So I'll start, the hope is that we will have data to share later this year. As we've treated the first patient, we are in the process of continuing to map and screen patients for dosing the second patient and we think we'll successfully dose the second patient in cohort 1 as well as the first patient in cohort 2 this year.

And the clinical trial sides are open now. And we have clearance through AbbVie to move forward and seeing the next patient. So it will largely depend on what the dataset looks like, the robustness of it, and we'll have to take that decision on a patient-by-patient and collectively what we see from the study, I don't know, Charlie if you want to add any other color?

Charles Albright -- Executive Vice President and Chief Scientific Officer

I think that's absolutely right. We're eager to talk about the data and we'll release it in a timeframe that makes sense from an -- both, an investor's standpoint and a being accurate in a representation of what's happening.

Yanan Zhu -- Wells Fargo Securities -- Analyst

Got it. And on the EDIT-201 healthy donor NK program. Could you share some high-level color what's your first iteration of the product looks like such as how many EDITs? And I think you previously mentioned is not a CAR NK, it's rather it works with antibody therapeutics such as anti-HER2 to anti-EGFR. So any further characterization of the EDIT mates that will be very helpful. And also in -- with regard to data -- preclinical data later this year, would you be able to be a little more specific on the timing of that preclinical data? Thanks.

Charles Albright -- Executive Vice President and Chief Scientific Officer

Sure. We do look forward to providing a full preclinical package for EDIT-201 later this year. And so we're going to hold off on that because we are -- we hope to get that into a scientific meeting. We're reluctant to tell you about which meeting, because it all depends on the abstracts and getting submitted -- accepted and whether we get to talk or a posture, etc. So we wouldn't want to bias any of those things. But we really do want to talk about it so one way or the other we're going to talk about it this year hopefully to have a robust scientific meeting.

Yanan Zhu -- Wells Fargo Securities -- Analyst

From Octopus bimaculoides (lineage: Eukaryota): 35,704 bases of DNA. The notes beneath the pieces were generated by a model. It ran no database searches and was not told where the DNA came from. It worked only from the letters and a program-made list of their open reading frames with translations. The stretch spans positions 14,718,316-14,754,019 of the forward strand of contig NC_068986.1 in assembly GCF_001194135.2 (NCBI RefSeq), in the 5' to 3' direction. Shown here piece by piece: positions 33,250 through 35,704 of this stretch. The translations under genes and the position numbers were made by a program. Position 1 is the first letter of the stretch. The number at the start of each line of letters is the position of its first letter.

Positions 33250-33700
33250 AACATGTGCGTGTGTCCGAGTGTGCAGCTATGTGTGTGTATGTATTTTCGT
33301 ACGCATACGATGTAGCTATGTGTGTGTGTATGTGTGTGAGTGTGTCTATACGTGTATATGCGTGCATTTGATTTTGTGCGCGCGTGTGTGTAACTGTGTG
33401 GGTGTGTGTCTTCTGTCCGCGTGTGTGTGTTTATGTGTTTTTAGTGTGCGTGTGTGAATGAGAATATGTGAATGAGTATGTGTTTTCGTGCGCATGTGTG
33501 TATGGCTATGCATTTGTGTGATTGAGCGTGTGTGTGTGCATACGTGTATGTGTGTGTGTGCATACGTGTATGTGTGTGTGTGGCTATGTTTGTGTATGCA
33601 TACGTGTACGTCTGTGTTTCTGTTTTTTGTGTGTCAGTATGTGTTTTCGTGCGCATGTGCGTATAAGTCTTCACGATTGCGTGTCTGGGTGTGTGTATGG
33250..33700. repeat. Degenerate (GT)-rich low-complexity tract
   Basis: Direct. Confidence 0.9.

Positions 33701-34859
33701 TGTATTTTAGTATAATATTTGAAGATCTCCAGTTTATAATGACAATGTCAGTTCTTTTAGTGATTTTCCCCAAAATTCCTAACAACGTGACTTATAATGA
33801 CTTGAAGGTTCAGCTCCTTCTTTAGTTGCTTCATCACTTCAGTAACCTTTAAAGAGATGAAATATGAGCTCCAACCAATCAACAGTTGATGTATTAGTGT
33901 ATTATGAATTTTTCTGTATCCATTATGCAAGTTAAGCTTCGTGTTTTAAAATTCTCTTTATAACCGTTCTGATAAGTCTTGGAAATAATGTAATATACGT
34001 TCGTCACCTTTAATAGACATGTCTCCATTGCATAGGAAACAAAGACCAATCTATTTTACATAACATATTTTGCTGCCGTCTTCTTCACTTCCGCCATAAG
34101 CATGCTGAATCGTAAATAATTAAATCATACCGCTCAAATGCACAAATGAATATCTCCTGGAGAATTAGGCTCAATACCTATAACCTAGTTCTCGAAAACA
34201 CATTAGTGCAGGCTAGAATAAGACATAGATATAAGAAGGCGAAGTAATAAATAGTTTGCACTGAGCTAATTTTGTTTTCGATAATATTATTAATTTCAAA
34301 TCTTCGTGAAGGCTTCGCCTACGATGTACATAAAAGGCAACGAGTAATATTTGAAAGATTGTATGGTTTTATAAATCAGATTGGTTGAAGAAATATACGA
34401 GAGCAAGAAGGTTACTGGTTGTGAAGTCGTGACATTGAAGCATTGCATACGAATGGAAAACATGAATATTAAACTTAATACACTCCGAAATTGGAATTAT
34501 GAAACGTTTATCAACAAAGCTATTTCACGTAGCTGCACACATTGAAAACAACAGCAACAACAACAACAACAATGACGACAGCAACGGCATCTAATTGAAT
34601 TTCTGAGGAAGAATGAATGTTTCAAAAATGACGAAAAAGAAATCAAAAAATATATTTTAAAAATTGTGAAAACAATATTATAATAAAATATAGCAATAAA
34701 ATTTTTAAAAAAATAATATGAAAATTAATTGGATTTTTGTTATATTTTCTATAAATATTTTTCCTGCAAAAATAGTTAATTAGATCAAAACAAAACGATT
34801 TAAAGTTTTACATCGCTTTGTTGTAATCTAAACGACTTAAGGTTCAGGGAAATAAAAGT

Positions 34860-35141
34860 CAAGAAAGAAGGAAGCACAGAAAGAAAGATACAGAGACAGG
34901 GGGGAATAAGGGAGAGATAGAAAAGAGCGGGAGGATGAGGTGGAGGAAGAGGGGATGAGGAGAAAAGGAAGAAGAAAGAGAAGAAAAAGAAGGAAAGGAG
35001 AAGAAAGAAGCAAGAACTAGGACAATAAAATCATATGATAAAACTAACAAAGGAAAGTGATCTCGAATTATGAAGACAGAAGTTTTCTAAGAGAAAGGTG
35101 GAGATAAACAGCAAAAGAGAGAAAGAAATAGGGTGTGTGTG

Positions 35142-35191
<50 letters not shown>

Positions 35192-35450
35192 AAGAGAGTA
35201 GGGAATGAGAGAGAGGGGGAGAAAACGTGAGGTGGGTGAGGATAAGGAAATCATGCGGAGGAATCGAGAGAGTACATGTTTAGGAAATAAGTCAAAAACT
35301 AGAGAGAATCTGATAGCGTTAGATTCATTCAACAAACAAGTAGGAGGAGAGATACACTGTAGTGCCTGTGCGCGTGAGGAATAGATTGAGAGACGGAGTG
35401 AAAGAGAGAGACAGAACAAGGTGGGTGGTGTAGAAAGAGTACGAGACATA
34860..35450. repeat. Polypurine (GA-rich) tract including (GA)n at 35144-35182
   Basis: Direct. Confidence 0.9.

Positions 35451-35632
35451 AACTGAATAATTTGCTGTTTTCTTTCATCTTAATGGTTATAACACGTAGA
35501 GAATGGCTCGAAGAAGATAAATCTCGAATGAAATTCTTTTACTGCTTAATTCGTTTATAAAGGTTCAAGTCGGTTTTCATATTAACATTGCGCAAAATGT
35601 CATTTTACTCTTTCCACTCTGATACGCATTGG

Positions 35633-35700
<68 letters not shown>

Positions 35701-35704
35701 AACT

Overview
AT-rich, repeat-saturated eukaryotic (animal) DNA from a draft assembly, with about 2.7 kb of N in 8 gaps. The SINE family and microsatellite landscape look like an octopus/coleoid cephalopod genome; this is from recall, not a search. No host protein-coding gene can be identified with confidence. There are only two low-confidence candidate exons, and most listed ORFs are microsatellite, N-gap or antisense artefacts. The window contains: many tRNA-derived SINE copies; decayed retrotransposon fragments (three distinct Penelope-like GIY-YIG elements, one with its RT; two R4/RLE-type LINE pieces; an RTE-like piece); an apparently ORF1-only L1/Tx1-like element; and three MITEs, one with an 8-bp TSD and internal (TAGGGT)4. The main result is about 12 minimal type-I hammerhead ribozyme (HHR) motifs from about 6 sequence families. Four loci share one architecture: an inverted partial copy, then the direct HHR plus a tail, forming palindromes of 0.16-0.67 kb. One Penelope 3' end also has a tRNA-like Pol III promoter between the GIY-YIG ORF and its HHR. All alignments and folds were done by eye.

Great. Then last question, regarding the iPSC program could you speak to the method of the iPSC platform? What -- obviously, it's licensed from Blue Rock. How is that platform differentiated from others, like straight therapeutics method of deriving iPSC cells? And also in terms of IP, intellectual property position, what's your thought there? Is there any overlap? Thanks.

Charles Albright -- Executive Vice President and Chief Scientific Officer

Sure. Well, first it's important to realize that what we got from Blue Rock were GMP qualified iPSC seed lines. And that's really important because the accessing GMP qualified lines is not a simple thing to do so that alliance with Blue Rock in that specific way allowed us to accelerate the program significantly. So what we're in the middle of doing is merging a world-class editing platform and creating a world-class IPSC platform.

We've talked quite a bit about our foundational IP position in both Cas9 as well as Cas12a. Right now we're using Cas12a for our cell-based medicines, and it's a very good enzyme and it puts us in a great intellectual property position. We're developing our own methods that we need to avoid the intellectual property that others have so far.

Yanan Zhu -- Wells Fargo Securities -- Analyst

Thanks, Charlie. Sorry, I meant the IP position for Blue Rock iPSC technology platform, whether that how the, -- whether that have any overlap with the other iPSC platforms?

Charles Albright -- Executive Vice President and Chief Scientific Officer

I wouldn't want to -- I'm probably not the right person to comment on intellectual property for Blue Rock and I'll just say that we feel comfortable with the position we're in.

Yanan Zhu -- Wells Fargo Securities -- Analyst

Got it. Thank you.

Cynthia Collins -- President and Chief Executive Officer

Operator, are there any other questions?

Operator

There is, my apologies. A question from Joon Lee with Truist Securities. Your line is now open.

Joon Lee -- Truist Securities -- Analyst

Hi, guys. Thanks for taking my questions and congrats on the progress. Just following up on the ocular program, Charlie you mentioned that the vision is stable. It is stable and safety is a good thing. But as I recall ProQR's program, the antisense program, they were able to see visual improvement by month, three, 5 o'clock [Phonetic] correctly. How long would you need to wait? Do you think to see an efficacy? And I have a follow-up.

Charles Albright -- Executive Vice President and Chief Scientific Officer